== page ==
In Afghanistan, Bazer, who just returned home from six months in the country, says he wore “three yarmulkes.” The first was as chaplain of his National Guard unit. The second was as the Kabul Base Cluster Command Chaplain, which meant he oversaw several chaplains responsible for the religious activities of roughly 10,000 soldiers spread over eight bases in the Kabul region. Because he was the only rabbi in the country, his third was as the leader of the Jewish military community in Afghanistan.

As the country’s sole rabbi, Bazer went to different bases to perform Shabbat services. In early September, he traveled to a larger base in central Kabul, where the Jewish community had adopted the informal name of Congregation B’nai Kabul. The base was only 15 minutes away, but no trip “outside the wire” was simple. Bazer, who is about 6 feet tall and has white hair, would don his battle armor, Kevlar helmet, and protective glasses and mount one of the large armored fighting vehicles that would take him into the city.

The turnout for services at Congregation B’nai Kabul, which had a good lay leader, was the best Bazer experienced in the country: an average of between 12 and 18 people. Other bases were not so well-attended. At one base outside Mazir-a-Sharif, only one person showed up for Bazer’s Hanukkah service—and was 50 minutes late at that.

Suffice it to say, there aren’t a lot of Jewish soldiers in Afghanistan. What Bazer found, though, is that his presence often enticed people to come out of the woodwork and identify with their Jewishness. For Hanukkah, Bazer designed a 5-foot wooden menorah with energy-efficient lightbulbs that contract carpenters on the base—mostly local Afghans—built. It stood in the base’s central square during the holidays, right next to a Christmas tree. During the holiday, Bazer walked around wearing a large, blue menorah-like hat with a large Star of David and orange fabric flames. At one point, a French soldier asked to have his picture taken with Bazer in front of the menorah so he could send it to his Jewish mother.

One the highlights of his chaplaincy, Bazer said, was holding a bar mitzvah for a 23-year-old soldier who had missed out when he was 13. The ceremony was held on the first day of Hanukkah and was a coalescing event for the Jewish military community in Kabul. Between 35 and 40 people attended the ceremony—including the base’s non-Jewish commanding general. Half a dozen members of Congregation B’nai Kabul made the trip to Camp Phoenix in an armed convoy. The vast majority of attendants weren’t Jewish. “A lot of them thought, ‘Hey does he also need to get that little operation?’ You know, a circumcision,” Bazer recalled. “I said ‘No, he already did that’—so that was a running joke.”

When the lieutenant finished his Torah reading, Bazer gave the crowd an order that they could understand: “Fire for effect!” At that, everyone threw leftover Halloween candy at the new bar mitzvah.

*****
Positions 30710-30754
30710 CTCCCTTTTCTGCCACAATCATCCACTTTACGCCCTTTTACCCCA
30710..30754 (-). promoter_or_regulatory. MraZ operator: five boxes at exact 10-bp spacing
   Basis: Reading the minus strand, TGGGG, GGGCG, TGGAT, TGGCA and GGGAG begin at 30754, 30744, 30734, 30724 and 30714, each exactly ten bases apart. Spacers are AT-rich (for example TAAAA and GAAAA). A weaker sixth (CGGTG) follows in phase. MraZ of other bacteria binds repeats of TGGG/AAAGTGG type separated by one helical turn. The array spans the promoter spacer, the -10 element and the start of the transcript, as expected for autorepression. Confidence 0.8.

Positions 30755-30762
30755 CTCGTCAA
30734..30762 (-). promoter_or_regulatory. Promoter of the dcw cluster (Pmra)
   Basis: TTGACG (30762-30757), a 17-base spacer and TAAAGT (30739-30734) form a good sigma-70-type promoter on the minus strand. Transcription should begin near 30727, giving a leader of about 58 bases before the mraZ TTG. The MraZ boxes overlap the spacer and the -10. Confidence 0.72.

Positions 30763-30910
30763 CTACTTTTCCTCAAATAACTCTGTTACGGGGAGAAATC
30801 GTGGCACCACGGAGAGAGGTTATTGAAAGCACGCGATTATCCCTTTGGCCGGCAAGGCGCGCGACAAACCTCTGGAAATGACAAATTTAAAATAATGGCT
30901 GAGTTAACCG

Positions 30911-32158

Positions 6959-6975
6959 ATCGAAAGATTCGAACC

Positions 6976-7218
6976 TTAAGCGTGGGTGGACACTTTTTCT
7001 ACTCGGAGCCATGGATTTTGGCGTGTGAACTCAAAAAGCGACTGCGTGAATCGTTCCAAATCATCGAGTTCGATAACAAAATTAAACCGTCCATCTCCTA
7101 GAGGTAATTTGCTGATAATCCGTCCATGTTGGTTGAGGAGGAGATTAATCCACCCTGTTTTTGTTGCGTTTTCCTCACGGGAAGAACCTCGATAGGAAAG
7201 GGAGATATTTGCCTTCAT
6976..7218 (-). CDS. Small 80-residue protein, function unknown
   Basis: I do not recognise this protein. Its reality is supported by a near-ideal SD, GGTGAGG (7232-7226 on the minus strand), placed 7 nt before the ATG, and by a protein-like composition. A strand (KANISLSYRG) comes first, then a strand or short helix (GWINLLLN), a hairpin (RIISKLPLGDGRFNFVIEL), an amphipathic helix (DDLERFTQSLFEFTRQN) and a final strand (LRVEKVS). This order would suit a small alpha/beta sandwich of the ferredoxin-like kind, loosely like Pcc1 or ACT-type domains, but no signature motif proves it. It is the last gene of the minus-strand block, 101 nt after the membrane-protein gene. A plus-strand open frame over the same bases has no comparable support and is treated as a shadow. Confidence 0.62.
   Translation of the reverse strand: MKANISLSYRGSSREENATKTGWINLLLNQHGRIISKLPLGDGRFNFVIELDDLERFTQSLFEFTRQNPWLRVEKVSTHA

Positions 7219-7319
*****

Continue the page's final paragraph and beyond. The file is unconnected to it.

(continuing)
Bazer insisted he never faced discrimination for being a Jew during his time in Afghanistan. Sure, his yarmulke caused some weird looks from local Afghans on the base, but he received some of the same stares in the mess hall when there were new people who didn’t know there was a rabbi on base.

He even found an Afghan tailor to make him a tallit in his uniform’s multi-cam pattern. It says Chaplain Bazer, OEF—for “Operation Enduring Freedom”—Task Force Yankee. “I think for him, the fact that I was Jewish didn’t matter. It was a job to do,” Bazer said. “I did try to have him make yarmulkes in the pattern, but he just couldn’t get that right.”

On Camp Phoenix, Bazer also got to know the Jordanian military liaison, and the two would often eat meals together. “Where else would an American Jewish officer and a Jordanian Muslim officer be able to sit down, have lunch, and talk about our families?”

Though Bazer’s particular unit arrived back in Massachusetts in February without any casualties, it didn’t mean it wasn’t dangerous. On Oct. 29, 2011, a suicide bomber rammed a car full of explosives into an armored bus from Camp Phoenix. Five coalition troops, eight coalition civilian employees, and Lucy, a chocolate lab who served as a stress-relief dog at the base, were killed. Bazer helped counsel soldiers affected by the attack and organized the memorial service that was held on base for the victims.


This week, Bazer rejoined his Massachusetts synagogue. He’s been home less than a month, but he’s already been in touch with his first sergeant, who is planning to attend services at Congregation Beth Sholom tomorrow.

Whit Richardson is a journalist who lives and works on the coast of Maine. He has written for National Geographic Traveler, Lapham’s Quarterly, and Down East magazine, and has produced stories for NPR’s All Things Considered.

Whit Richardson is a journalist who lives and works on the coast of Maine. He has written for National Geographic Traveler, Lapham’s Quarterly, and Down East magazine, and has produced stories for NPR’s All Things Considered.